Wednesday, May 20, 2009

Tech Wednesday: Cheap voting pods

I recently found a website called through a blog/podcast I subscribe to called TechTalk4Teachers. The site was mentioned as Mr. Grissom as the tech pick of the week. The site enables you to set up either multiple choice answers or simple discussion questions that people can respond to via their the text messaging feature of their cell phone. One of the best parts about this site is that as people send in their responses to the site, it automatically updates the graphs and discussion in real time. The other best part about this is that it is all free, only ask for a simple donation if you find the site useful. Although for the price of a small donation to the site the savings to you and your school/district can be huge.

There are some potential drawbacks that are not the big in my opinion but are worth noting. Even though there is no fee for the site standard text messaging rates do apply from the phone company (if you/your students are not on an unlimited texting plan). I don't see this as a huge problem because most kids I surveyed are on an unlimited plan. The other drawback is that it does limit those students who don't have cell phones to using a computer or borrowing a friends. Because they can borrow a friends (one thing they are apt to share) it negates the need for students to access the web to submit their answers. The only other drawback is the limited selection of question types one has to choose from. However I don't see this as a huge drawback as well in that mostly this would be used to get quick feedback to help guide instruction rather than for a formal assessment.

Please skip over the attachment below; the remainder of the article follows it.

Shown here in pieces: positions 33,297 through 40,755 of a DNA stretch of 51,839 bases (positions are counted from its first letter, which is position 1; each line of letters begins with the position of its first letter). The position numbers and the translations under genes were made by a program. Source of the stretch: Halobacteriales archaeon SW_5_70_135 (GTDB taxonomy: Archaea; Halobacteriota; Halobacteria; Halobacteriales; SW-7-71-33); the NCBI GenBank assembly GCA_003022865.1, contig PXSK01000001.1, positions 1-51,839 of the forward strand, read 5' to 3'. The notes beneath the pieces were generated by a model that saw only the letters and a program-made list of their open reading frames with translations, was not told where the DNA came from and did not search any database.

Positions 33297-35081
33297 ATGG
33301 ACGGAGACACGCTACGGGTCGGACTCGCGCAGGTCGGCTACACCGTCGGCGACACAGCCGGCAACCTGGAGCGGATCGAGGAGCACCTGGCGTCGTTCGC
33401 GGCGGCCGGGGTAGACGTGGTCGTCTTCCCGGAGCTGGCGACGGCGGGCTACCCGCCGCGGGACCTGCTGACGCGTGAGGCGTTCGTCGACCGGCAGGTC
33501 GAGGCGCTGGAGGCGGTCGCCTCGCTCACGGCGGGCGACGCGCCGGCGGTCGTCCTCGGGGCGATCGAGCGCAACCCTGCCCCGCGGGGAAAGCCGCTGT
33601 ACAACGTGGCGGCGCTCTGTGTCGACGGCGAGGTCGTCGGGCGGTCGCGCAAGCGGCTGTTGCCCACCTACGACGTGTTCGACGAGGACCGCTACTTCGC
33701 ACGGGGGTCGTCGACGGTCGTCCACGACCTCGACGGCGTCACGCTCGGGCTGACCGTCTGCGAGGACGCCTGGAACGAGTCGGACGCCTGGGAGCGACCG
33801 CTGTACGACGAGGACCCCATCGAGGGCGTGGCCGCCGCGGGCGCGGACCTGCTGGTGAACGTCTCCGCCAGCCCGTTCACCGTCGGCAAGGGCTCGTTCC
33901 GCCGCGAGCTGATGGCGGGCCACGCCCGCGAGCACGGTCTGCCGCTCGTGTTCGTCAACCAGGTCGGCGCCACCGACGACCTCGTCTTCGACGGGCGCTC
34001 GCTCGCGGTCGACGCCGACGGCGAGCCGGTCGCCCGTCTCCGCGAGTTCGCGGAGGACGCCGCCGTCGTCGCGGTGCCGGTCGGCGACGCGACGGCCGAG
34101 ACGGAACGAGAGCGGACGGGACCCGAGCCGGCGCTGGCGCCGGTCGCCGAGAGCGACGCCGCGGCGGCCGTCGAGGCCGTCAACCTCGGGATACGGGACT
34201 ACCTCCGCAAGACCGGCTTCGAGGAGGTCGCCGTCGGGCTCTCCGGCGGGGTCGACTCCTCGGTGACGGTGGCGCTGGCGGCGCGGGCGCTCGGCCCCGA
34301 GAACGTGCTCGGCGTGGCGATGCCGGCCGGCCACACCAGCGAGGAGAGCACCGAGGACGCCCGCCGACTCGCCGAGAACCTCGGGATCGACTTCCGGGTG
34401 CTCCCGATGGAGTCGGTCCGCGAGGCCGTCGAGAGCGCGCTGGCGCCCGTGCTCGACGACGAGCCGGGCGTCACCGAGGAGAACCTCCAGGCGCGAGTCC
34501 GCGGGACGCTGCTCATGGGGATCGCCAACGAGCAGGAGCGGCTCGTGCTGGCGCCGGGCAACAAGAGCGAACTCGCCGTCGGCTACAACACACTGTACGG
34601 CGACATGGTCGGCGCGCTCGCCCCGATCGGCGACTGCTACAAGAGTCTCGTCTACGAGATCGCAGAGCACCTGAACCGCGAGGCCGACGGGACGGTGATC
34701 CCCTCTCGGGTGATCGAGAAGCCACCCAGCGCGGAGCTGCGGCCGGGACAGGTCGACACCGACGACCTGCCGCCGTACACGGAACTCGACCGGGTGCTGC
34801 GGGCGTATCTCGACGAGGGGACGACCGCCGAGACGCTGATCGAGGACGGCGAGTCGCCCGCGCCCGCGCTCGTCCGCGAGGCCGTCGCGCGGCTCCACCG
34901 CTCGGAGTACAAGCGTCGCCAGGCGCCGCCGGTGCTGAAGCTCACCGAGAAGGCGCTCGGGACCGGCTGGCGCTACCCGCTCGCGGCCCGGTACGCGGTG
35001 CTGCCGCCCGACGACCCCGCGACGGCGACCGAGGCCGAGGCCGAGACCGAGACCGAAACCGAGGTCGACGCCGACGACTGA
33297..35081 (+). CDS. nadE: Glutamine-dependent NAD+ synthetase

One of the things that is all the rage now are the interactive voting pods that are accompanied with interactive whiteboards and other presentation devices. These devices can cost thousands of dollars and need a ton of setup time and training. Now don't get me wrong these devices are useful and are starting to show some impact on student learning. However with you are able to do the instant voting and discussion portion of this, albeit in a limited fashion, with just a simple internet connection and student cell phones. Now I can hear the cat calls from the balcony already, "Let kids use their cell phones in class? You have to be kidding." No I am not kidding. I know that until recently I was constantly fighting with kids to keep their cell phones out of sight, turned off, etc. But then I start to slowly allow them to use them. First as research devices and simple calculators also as digital cameras in my digital photography class, know I am starting to use them with What I have found is that as I allowed them to use them in class for academic reasons my problems with them decreased to almost nil. Plus I am hitting one of our state tech standards by teaching students the ethical and appropriate use of technology to solve problems and accomplish tasks.

Wednesday, May 6, 2009

Tech Wednesday: Groovin communication

This is tech Wednesday for 5-6-09. There have been a few of you asking me more about Microsoft Groove lately and how I can see it being used or how I use it. Thank you for sharing your responses in how you have been using it or how your students have been using it, even if it was by accident.